While working virtually, some of our 11th grade students recently had the opportunity to correspond with best-selling, Pulitzer Prize-nominated author James Lee Burke.

Read the students’ letters and Mr. Burke’s responses here. Explaining the impact of this once-in-a-lifetime opportunity is 11th Grade English teacher Kacey Kowars:

I have been teaching juniors at TFA for twelve years now. The 11th grade is a critical year in a student’s life. I love helping them learn the nuances of critical reading and watching them develop as writers. I am 62 years old and felt a bit of anxiety about remote teaching. It is outside of my comfort zone.

Dr. Whitaker and Dr. Grove were critical in helping teachers adapt quickly to our new environment. It has gone seamlessly for me. I had a wonderful experience last week that would not have occurred had this ‘new normal’ not happened.

James Lee Burke, one of the country’s finest authors, wrote an essay of his experience as a child during Pearl Harbor, and how our country became unified in a beautiful way. I have known Mr. Burke for 25 years and we have become good friends. I sent his essay via email to my students and asked them to read it. We discussed it in class the next day and they were very moved by the essay.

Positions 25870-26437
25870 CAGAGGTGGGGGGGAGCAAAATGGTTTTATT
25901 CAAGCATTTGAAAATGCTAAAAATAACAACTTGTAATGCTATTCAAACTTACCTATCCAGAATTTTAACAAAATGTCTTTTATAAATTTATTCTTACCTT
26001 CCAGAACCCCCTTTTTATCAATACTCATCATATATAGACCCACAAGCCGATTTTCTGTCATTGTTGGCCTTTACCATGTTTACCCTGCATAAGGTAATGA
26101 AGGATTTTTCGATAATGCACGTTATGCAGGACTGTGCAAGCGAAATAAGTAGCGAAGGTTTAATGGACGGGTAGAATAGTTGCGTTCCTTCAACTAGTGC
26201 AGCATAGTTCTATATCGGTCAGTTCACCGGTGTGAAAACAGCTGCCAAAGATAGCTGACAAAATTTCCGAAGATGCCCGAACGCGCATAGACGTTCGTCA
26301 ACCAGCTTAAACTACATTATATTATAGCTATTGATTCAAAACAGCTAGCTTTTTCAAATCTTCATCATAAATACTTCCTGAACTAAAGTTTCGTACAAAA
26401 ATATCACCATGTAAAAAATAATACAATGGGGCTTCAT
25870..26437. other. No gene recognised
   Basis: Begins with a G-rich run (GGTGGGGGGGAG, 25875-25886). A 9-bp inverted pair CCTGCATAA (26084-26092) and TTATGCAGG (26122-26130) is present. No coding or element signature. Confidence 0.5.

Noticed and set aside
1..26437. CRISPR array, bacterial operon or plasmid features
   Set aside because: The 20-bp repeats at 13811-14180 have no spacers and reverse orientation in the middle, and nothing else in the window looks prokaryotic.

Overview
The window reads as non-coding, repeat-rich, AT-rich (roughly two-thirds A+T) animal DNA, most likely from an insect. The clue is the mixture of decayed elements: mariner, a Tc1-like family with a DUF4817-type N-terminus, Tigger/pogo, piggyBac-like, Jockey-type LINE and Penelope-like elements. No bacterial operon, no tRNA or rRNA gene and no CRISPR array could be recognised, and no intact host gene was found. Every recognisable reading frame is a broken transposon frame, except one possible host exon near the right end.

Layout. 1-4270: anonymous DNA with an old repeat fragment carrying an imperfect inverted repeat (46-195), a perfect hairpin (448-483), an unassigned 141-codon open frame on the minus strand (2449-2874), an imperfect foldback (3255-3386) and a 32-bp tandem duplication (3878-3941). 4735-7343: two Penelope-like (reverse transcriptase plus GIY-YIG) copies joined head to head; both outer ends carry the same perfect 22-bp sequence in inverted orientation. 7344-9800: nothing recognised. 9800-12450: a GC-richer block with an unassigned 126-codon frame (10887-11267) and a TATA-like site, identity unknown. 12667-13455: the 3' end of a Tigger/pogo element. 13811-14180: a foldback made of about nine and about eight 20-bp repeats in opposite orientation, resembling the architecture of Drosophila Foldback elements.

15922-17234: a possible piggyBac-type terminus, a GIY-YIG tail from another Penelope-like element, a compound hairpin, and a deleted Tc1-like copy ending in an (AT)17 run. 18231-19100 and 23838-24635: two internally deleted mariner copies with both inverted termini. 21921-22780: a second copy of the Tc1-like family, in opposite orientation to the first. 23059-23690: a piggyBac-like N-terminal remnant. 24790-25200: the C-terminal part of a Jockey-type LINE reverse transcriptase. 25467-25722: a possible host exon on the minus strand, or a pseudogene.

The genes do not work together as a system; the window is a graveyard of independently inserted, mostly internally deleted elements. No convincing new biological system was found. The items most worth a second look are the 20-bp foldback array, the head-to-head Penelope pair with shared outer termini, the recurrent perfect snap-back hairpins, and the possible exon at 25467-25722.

I told my students that their weekend assignment was to write a letter to Mr. Burke. I told them that if they wanted to ‘dig more deeply’ into their letters I would send a few of the best letters to Mr. Burke through the mail. Mr. Burke’s 40th novel will be published on May 26, 2020. He is 83 years old. His time is precious.

I began receiving the letters over the weekend and I was astounded at the depth and content of many of the letters. I knew that Mr. Burke would love hearing what younger people thought of his essay. On Saturday I sent him five letters to his personal email account, which I do not normally use–I deal with his publicists.

A few hours later I began receiving emails from Mr. Burke that were personally addressed to my students. Not only had he read the letters, but he also wrote a personal note to each of them. I forwarded the emails to the students and was delighted when they wrote back to me (amazed that Mr. Burke had written them notes). There was one file that did not go through on Saturday. I thanked Mr. Burke for his generosity and he told me he was going ‘stir crazy’ at his ranch in Montana. Taking that as permission, I sent him four more.

Late Sunday afternoon he sent me an email saying he still had not received the one file from Saturday. He told me, ”One thing I’ve learned, Kacey, is we can’t leave anyone out.” He said he would call that student and have her read him the letter if the file did not get through. The file did go through and he wrote her a beautiful note containing some impressive allusions.

I called Dr. Whitaker Sunday night and we decided we should share this story to illustrate how God can bless us in unexpected ways when we do not anticipate them. I had extra time, my students had spare time, and James Lee Burke took his time to encourage our young students.

Here are a few of the letters with Mr. Burke’s response. 

Kacey Kowars